Maurice started coaching junior hockey earlier than most, becoming an assistant at the tail end of his OHL career with the Windsor Spitfires.
His Windsor billet, Charlie McGregor, says he saw leadership qualities in Maurice right away as a player — as teammates gravitated to him and their home on off days and weekends.
"And I'm talking about players that had been there for a couple of years before Paul came. Keith Gretzky being one," he said.
McGregor described Maurice as a dependable defenceman who "wasn't going to light up the scoreboard."
"Very committed, very sure of himself."
The Florida Panthers head coach suffered a serious eye injury early on during his OHL career.
"To this day, he still has very poor peripheral vision in his right eye. It caused him to consider not playing anymore."
A strong 1988 Windsor Spitfires team that made it to the Memorial Cup finally squeezed Maurice out of the lineup. The team agreed to move him elsewhere or offer him an assistant coaching job.
"He wasn't sure at that time if he would contribute enough to feel good about himself. He didn't know what to do. After some soul searching and speaking to some of his friends and his family, he decided to take the job and the rest is history."
Longtime Windsor sports personality Domenic Papa says even as a teenager Maurice was very mature.
"He had a great personality — a great guy to be around," said Papa, who's also the founder of WE Digital Productions.
"But there was just something maybe a little bit different where he was. He had that leadership quality.… Just approached everything the right way."
Maurice is the second youngest coach in NHL history when he took over in Hartford/Carolina at the age of 28. He also became the youngest NHL bench boss to coach 1,000 games. Aside from his time with the Whalers/Hurricanes, he's been a head coach in Carolina, Toronto, Winnipeg and now Florida — with a brief stint in the KHL in Russia.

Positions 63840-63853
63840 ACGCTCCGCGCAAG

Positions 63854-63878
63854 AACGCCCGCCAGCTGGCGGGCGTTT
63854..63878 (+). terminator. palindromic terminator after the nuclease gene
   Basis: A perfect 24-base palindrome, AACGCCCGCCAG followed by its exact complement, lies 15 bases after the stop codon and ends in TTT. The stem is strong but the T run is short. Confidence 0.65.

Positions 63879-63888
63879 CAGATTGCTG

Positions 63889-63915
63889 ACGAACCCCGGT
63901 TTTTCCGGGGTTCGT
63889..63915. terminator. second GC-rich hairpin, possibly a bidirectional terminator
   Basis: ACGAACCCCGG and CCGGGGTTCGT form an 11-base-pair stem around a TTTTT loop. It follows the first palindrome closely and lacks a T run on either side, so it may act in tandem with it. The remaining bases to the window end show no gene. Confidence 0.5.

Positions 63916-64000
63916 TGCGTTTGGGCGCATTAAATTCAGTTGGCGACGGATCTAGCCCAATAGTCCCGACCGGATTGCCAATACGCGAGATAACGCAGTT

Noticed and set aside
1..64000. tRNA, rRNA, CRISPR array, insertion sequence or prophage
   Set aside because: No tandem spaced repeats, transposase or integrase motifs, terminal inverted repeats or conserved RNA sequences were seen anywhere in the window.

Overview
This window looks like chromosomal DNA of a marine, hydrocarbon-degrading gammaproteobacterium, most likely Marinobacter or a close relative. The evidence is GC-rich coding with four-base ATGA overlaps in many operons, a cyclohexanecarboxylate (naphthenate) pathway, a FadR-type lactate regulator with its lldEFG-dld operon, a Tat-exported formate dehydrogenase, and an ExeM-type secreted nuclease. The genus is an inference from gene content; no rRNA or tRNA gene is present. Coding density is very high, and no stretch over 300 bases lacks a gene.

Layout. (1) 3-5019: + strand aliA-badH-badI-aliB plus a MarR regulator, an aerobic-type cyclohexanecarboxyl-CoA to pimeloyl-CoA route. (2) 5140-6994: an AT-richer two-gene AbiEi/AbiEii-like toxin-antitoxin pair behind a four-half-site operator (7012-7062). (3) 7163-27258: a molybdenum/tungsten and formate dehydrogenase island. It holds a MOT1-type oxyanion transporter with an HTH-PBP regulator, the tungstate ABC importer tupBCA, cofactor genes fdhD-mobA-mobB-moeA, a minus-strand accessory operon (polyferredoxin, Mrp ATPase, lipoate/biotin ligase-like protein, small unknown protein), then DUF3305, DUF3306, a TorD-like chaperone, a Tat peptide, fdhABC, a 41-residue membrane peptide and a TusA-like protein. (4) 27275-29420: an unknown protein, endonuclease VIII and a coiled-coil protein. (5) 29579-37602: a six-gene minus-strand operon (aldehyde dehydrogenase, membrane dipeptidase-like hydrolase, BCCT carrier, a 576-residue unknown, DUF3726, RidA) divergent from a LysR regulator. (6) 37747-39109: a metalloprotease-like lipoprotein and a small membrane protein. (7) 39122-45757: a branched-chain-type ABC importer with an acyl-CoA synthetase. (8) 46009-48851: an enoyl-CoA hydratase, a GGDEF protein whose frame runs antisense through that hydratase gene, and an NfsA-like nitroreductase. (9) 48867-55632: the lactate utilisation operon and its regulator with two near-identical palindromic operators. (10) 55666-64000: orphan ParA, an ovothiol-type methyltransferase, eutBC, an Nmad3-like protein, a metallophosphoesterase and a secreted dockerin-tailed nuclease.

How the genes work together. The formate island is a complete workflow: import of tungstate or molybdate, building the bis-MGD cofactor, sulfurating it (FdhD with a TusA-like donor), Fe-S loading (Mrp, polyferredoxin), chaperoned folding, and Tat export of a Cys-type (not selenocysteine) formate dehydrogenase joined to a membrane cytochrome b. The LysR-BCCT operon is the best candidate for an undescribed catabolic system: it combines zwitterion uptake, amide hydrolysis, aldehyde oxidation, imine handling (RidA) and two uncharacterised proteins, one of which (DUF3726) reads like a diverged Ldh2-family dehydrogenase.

McGregor says seeing his team make the cup final makes him feel good.
"I've kept in close contact with Paul … over the years, I've spent many times in Carolina. North Carolina, at his house and in Toronto. So we had a good bond."
WATCH | Aaron Ekblad's dad says it was 'euphoric' to make it to the Stanley Cup final:
Windsor's Aaron Ekblad has been with the Panthers for nine seasons since they drafted him first overall in 2014.
His dad, Dave, says these playoffs have been a wild ride since Florida was down 3-1 in their first round series to the regular season champion Bruins.
"It's so euphoric," he said.
"It's been very surprising and incredible that they were able to go this far."
Ekblad says he was in attendance in Florida for the NHL Eastern Conference sweep of the Carolina Hurricanes — sending the Panthers to the Stanley Cup — saying the home crowd was incredible with their white towels waving and everyone going "crazy."
"There is a video where he actually looks up into the stands at us and gives us a little wave. So that was a really memorable moment. We really enjoyed that."
Papa says Aaron Ekblad brings a lot to the table and has developed nicely since being given exceptional status to enter the OHL as a 15-year-old.
"He's become a leader on that team, comes from a great family."
Ekblad says he hopes to make it to every Stanley Cup game because watching his son in the final is possibly a once in a lifetime experience.
"Any time your children do something well on any level it's the same. It's just a different playoff, a different championship that you're chasing. But it's always great to see whatever your children are doing well."
"They were torn certainly, but they've come around. The Panthers were always their second favourite team because of the connection."
McGregor says he's a Toronto fan, and like Ekblad's friends, once Florida took out the Leafs in five games he was left with no choice but to cheer for Maurice's Panthers.
"I'm a Maple Leaf fan. And I had some torn allegiance, you know, during the Leaf Florida games. But my wife was 100 per cent behind Paul, and she made my life miserable for those … games."
If you're from the Windsor region and you're not pulling for the Panthers, "Shame on you," says Papa.
The Florida Panthers take on the Vegas Golden Knights in Game 1 of the Stanley Cup final Saturday at 8 p.m. ET.